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  • Writer's pictureLotte Wubben-moy

the stories we tell

Updated: Aug 12, 2021

In one of my last posts, I told a story about a walk.

(A walk is a little thing.)

I don't usually write stories. On this past occasion I chose to do so, less to share the contents of the story but more so, to share how easy it is to create a beautiful narrative.

A story is a little thing, that can have a not so little impact.


A man once said, "...there is something deeply built into us that needs story itself... we cannot become true human beings for ourselves without a story."

When I first read this, I thought about it for a while.

Thinking about all the stories I've heard. The beautiful, triumphant, relenting stories.

I also thought about all the stories I've told and shared. But most importantly, I thought about all the stories I've told myself.

Telling your story has come to be the cliche go-to as a way to get to know someone, or to introduce yourself. Someone might ask, so can you tell your story...

Whether they know it or not, your choose what kind of story it is that you tell. And with this, we give our story less credit, attention, importance than it actually deserves.

Stories don't only describe our actions and feelings after the fact, but they also influence our actions and feelings before life events and as they're unfolding.

Beyond getting your nose stuck into a Harry Potter book or watching a Netflix show, the narratives that we come across in our everyday life do more than just entertain us.

Stories can dictate the life we lead. The narratives we create can dictate our interpretations of where we have been, where we are, and where we wish to be - all of which are subjects of our stories.

We can come to tell ourselves stories like, "I was born with a certain level of intelligence and cannot change," which is a fixed story; a story that hinders us; a story that definitely would not make it onto Netflix, but somehow manages to make it onto the screen of our minds.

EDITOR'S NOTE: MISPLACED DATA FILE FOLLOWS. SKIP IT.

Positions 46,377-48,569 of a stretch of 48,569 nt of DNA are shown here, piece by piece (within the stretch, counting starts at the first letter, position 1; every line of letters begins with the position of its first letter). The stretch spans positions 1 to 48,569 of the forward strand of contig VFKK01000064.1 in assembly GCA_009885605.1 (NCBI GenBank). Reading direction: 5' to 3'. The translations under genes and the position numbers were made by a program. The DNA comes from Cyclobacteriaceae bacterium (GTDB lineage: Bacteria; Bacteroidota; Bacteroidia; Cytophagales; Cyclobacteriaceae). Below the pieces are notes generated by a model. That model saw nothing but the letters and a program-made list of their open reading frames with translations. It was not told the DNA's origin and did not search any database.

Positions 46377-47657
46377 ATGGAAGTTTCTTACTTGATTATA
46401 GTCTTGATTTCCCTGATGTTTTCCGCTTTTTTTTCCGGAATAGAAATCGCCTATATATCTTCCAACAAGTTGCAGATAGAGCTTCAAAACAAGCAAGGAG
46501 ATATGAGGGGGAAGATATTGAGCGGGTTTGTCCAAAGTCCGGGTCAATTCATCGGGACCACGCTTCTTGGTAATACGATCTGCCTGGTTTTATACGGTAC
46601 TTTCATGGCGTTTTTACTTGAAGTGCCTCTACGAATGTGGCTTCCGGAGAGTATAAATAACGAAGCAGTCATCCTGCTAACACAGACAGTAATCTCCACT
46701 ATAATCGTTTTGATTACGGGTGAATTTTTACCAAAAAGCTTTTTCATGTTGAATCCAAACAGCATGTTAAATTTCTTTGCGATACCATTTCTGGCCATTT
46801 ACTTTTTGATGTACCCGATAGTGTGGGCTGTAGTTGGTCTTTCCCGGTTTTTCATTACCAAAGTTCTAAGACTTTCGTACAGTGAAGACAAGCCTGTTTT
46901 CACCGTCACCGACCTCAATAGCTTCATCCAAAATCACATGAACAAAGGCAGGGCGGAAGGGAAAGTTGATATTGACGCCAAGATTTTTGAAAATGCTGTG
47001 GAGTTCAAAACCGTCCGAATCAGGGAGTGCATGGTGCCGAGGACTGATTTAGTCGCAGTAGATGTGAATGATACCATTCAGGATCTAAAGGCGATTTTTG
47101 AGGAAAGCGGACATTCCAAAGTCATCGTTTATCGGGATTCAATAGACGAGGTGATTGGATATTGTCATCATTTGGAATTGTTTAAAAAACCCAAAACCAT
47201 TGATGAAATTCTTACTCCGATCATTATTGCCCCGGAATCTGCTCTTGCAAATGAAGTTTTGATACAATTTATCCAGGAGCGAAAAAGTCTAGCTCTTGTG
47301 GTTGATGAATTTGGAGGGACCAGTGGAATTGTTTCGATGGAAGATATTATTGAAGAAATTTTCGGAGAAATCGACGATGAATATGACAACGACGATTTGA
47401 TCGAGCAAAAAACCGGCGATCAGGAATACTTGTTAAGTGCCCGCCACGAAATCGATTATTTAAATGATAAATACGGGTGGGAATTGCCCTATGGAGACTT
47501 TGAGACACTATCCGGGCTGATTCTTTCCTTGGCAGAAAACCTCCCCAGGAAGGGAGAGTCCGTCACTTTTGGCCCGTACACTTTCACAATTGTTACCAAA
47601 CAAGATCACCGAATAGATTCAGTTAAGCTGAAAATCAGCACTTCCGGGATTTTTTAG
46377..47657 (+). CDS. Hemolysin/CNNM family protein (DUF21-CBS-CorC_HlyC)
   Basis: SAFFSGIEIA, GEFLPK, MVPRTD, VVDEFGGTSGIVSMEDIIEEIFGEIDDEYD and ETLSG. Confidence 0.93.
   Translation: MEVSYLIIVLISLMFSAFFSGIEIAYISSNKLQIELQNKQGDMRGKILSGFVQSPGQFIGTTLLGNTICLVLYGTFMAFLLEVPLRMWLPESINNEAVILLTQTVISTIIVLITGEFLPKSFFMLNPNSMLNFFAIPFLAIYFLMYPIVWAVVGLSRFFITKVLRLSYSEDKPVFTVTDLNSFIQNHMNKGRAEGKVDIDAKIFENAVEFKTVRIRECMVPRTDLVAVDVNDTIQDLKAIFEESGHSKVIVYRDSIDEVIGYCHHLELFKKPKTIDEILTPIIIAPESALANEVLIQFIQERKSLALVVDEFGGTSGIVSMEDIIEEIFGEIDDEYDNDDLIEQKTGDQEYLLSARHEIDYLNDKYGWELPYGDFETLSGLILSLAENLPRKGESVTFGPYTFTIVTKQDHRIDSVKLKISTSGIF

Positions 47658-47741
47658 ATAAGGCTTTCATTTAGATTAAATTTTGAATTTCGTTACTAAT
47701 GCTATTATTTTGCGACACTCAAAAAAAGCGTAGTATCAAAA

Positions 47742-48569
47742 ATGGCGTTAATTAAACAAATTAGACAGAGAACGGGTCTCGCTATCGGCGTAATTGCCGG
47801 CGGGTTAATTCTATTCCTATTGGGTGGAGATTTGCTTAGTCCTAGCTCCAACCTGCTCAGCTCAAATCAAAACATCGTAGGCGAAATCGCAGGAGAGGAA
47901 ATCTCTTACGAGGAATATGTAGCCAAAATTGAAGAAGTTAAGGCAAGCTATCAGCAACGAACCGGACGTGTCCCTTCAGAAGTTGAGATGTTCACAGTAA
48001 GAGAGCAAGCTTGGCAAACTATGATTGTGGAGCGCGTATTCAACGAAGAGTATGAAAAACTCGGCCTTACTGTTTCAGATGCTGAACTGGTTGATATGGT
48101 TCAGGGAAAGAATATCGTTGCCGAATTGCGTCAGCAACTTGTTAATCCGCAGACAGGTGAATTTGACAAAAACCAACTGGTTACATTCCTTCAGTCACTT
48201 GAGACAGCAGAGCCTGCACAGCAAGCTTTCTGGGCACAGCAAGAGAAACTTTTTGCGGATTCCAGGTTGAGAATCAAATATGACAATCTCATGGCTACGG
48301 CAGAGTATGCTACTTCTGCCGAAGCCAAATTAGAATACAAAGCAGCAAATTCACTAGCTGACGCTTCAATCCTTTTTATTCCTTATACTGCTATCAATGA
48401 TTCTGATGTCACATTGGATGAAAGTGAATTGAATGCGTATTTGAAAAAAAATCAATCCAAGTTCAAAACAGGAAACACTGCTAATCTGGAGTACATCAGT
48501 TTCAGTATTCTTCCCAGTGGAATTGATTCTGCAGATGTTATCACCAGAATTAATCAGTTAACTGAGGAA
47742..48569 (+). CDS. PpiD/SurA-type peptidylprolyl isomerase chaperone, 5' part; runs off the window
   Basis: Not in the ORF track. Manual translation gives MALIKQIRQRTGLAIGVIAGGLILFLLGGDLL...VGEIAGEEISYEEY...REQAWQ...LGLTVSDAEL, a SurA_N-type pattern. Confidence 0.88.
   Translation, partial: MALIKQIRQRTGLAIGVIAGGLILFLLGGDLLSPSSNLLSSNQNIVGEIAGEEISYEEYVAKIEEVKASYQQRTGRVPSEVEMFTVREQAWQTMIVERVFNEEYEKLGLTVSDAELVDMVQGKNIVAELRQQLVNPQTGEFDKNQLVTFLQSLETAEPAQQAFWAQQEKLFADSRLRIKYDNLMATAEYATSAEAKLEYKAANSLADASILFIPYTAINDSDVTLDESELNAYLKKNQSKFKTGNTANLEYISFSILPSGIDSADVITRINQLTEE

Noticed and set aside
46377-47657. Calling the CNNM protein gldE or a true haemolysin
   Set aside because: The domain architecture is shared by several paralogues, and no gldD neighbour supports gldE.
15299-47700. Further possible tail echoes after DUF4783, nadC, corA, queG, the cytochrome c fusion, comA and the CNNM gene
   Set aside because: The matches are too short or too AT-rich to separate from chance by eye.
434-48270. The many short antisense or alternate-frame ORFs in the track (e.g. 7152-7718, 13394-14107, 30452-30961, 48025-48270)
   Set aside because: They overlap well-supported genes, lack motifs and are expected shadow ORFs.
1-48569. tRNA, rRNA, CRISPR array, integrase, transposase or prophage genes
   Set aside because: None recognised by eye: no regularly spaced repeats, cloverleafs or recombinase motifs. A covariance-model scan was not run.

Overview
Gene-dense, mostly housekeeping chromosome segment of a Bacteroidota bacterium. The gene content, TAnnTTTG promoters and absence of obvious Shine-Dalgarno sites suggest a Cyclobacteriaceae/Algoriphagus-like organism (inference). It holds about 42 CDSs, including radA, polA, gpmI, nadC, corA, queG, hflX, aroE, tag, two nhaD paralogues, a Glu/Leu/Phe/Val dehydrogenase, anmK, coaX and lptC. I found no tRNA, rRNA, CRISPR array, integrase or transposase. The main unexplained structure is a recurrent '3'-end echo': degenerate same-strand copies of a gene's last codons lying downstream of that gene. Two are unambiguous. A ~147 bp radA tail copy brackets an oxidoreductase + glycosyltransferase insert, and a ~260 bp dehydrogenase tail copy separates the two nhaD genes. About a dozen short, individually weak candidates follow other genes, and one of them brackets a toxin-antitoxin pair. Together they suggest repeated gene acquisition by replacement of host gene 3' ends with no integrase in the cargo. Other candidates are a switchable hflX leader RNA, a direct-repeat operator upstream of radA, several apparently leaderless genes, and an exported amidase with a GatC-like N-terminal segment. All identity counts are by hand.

Then there are stories we tell ourselves that can be used for growth, "the human brain can grow and, with practice and hard work, become smarter over time. "

The narratives we create, guide and dictate our lives; leading to all sorts of drama, thriller, horror, joy, romance (excuse the analogies of film genres, but you get the picture haha).

The same man (whom the quote above belongs to) is also the man who wrote one of humanity's most pivotal stories.

His name was Martin Luther King Jr.

He had been telling himself the same story for years - in the form of a dream - nevertheless, that story then became reality.

Stories are central to our nature and being.

You don't have to be a poet to write a story for yourself, or a novelist, or a human rights activist.

All you need to do is find a way to create a narrative that tells the story you want to tell, one that empowers.

Aside from who the main character is, the rest is there to be created and moulded...

A story is a little thing, that can have a not so little impact.

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24 kwi 2021

Story telling, a famous historian called Simon Schama once said, is the oldest form of education. It is then the most time-tested method of improving not only our physical behaviours and well-being but also of our mind and soul as well.

But since story telling is such a well-established art form, let's say, many forms that it could take have also been well analysed and established. So, Carl Jung famously came up with the notion of "archetypes", and people all over the world have, in critical reflection of their respective life circumstances, needs and wants, told and retold to themselves and to others stories based on those archetypes.

Yet, it is one thing to"know" that story telling influences our minds.…

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